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3.1 Helices

3.1.3 pi-helix

The pi helix is an extremely rare secondary structural element in proteins. Hydrogen bonds within an pi-helix display a repeating pattern in which the backbone C=O of residue i hydrogen bonds to the backbone HN of residue i+5. Like the 3.10 helix, one turn of pi helix is sometimes found at the ends of regular alpha helices but pi helices longer than a few i, i+5 hydrogen bonds are not found. The infrequency of this particular form of secondary structure stems from the following properties:

A good look at a geometrically pure pi helix is afforded by the CPK representation shown in Figure 2 . Again notice how, like the alpha and 3.10 helices, all amide protons point toward the N-terminus (down) and all carbonyl oxygens point toward the C-terminus (up). Looking at the pi helix down the helical axis from the C-terminus (top), you can see the four carbonyl oxygens of the last turn of the pi helix and the spread of the sidechains.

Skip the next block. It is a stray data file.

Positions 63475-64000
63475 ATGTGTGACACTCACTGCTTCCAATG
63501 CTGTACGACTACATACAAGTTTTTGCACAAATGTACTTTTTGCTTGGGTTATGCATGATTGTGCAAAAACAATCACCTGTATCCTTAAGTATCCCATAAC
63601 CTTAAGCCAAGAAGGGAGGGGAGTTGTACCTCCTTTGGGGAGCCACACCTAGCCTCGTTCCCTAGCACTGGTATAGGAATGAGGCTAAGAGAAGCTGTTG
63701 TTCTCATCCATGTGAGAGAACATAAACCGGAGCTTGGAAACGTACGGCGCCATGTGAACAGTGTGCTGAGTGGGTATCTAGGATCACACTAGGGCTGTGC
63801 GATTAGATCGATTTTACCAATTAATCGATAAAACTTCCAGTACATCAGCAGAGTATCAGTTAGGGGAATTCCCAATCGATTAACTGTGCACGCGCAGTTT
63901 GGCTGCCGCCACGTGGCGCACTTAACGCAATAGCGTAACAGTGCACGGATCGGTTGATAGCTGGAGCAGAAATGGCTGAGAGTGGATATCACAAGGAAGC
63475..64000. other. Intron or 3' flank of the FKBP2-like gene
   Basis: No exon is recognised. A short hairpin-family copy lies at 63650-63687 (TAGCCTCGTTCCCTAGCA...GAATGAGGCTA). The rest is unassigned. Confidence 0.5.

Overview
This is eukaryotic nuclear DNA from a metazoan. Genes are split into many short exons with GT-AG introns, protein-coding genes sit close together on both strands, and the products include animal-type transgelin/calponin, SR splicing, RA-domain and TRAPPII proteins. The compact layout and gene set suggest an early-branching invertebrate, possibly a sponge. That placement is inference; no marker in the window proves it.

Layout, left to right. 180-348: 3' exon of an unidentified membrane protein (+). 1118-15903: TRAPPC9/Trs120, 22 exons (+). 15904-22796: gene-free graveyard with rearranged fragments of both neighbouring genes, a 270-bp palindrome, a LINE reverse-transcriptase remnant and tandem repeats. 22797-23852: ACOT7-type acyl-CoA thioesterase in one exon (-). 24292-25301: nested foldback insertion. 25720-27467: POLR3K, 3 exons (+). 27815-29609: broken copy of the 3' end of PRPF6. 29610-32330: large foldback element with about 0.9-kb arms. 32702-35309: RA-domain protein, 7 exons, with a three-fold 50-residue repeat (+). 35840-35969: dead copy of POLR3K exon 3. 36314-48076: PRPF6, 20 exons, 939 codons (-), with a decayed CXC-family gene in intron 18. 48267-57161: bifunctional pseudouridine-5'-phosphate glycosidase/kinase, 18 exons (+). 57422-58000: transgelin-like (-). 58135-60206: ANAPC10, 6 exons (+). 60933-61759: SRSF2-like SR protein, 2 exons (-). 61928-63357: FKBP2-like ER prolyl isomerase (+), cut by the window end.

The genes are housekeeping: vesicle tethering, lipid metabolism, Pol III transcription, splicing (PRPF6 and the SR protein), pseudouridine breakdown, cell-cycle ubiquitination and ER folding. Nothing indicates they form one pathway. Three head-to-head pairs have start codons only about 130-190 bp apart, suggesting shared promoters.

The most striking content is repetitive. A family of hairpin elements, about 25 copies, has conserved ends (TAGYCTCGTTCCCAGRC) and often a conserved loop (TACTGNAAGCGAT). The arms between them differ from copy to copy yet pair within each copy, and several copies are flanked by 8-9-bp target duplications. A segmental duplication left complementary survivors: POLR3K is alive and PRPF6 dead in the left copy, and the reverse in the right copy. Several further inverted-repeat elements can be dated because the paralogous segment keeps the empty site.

download model pi helix

download RasMol script

No Title - 31 MAY 96
written by Kurt D. Berndt

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